New Year’s resolutions aren’t just about getting fit and eating right. They can also provide valuable opportunities to improve safety in the workplace. Every year, more than 2.8 million injuries occur in the workplace. And while that number seems to be on the decline, thanks largely in part to ongoing changes and advancements in safety to mitigate hazards, that’s still 2.8 million too many.
As you’re creating your “New Year, New You” strategy, make sure to include these five top safety tips to make this year the safest on record:
1. Build a Safety Culture
A company’s culture is its beating heart — the set of values, mission, and brand that guides its every decision and allows the company to thrive. It just makes good business sense that health and safety is part of that culture.
When health and safety are ingrained as often and as heavily as the company mission, values, and brand, it becomes much harder for employees to ignore. Rather, they can better prioritize safety in their daily decisions so that health in the workplace becomes second nature, not an afterthought.
2. Prepare and Inspect Safety Gear and Equipment
Now is a good time to inventory all safety-related gear and equipment and test items to ensure they’re functioning properly. Items that are broken or otherwise don’t meet quality standards should be discarded to avoid mixing them in with good equipment. Once those items are disposed of, you’ll have a better idea of what you need to order.
Outside of your existing inventory, you should also consider new equipment to bring into the company that can increase worker safety. Make it a priority to talk with employees to ensure they have and know how to use the right PPE for their jobs, as well as ask them what else they think could help them do their jobs in a safer manner.
Some safety equipment requires compliance related inspections, which must be documented. Examples include fall protection assets, fire extinguishers, and catwalk systems. Conduct an inventory of these types of equipment, and ensure inspections are performed and documented as required. If any items fail inspection, remove them from service and replace them as needed.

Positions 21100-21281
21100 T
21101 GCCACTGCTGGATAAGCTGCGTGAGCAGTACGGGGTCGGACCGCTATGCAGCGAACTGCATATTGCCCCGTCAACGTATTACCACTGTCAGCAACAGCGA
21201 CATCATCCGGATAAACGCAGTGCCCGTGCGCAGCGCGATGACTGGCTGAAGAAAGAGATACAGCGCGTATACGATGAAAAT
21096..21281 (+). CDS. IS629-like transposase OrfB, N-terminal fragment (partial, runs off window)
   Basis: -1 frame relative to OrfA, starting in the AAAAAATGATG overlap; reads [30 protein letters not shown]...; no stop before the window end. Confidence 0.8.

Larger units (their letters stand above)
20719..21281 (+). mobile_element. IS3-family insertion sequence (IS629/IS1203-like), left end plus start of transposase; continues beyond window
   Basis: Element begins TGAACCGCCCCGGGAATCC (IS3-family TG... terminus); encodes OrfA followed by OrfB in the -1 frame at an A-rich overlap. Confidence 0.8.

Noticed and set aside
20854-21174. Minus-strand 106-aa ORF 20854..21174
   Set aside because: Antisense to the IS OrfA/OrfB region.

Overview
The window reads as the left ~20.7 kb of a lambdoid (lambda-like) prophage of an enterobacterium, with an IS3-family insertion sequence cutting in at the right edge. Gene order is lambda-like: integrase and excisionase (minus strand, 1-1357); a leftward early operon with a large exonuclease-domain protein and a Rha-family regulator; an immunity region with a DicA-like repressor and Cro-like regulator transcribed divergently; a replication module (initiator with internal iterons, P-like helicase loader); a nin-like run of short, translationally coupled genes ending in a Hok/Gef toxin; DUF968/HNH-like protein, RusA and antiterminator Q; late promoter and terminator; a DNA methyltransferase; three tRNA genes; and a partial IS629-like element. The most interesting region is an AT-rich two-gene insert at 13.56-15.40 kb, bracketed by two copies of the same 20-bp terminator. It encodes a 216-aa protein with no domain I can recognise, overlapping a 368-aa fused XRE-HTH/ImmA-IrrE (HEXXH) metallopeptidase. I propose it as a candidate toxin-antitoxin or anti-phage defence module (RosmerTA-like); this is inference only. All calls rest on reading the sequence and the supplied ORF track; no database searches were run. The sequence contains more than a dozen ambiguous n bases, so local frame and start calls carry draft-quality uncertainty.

3. Prioritize Reporting, Especially Near Misses
You already report the big stuff, but are you prioritizing minor accidents and near misses? Though it might not make you look great on paper, proper reporting can give you more insight into how well your EHS program is really performing. You can use this data to make adjustments where they’re most needed and reduce the chance of future injuries or hazards.
4. Promote Ongoing Training and Education
Worker complacency can be hazardous to an otherwise safe work environment. Those who have been with your company for a long time may feel like they don’t need ongoing training to do their job, but this mindset may make them more likely to take risky shortcuts or otherwise neglect proper safety measures.
No one is above training and education, regardless of how well they do their job or their personal safety history. Make sure each employee completes safety training each year to keep information fresh and top of mind.
5. Standardize Your EHS Department
When environmental health and safety departments can function like a well-oiled machine, it’s easier for all workers to understand their role and contribute to safety priorities. It leaves no questions as to how to report issues, who is responsible for issues, or whether issues were resolved.
Tools like iScout are designed to help you turn functions into processes that keep everyone engaged and on the same page. Watch our online demo to see iScout in action and discover a better way to prioritize workplace safety in 2020 and beyond!